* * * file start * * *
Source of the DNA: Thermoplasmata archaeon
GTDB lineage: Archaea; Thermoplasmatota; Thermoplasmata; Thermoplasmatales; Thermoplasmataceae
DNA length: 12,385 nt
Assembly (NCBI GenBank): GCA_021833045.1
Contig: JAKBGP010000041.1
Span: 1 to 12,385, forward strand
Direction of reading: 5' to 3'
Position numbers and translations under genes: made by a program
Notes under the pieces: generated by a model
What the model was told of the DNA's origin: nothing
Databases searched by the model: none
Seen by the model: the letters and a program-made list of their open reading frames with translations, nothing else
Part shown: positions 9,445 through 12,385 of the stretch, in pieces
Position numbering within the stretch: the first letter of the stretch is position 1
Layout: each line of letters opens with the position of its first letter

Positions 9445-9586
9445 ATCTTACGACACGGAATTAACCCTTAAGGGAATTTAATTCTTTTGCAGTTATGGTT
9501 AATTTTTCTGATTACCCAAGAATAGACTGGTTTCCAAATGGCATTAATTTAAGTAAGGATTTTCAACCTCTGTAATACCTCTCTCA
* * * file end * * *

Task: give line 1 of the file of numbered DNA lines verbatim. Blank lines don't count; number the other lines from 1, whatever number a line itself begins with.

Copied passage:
Source of the DNA: Thermoplasmata archaeon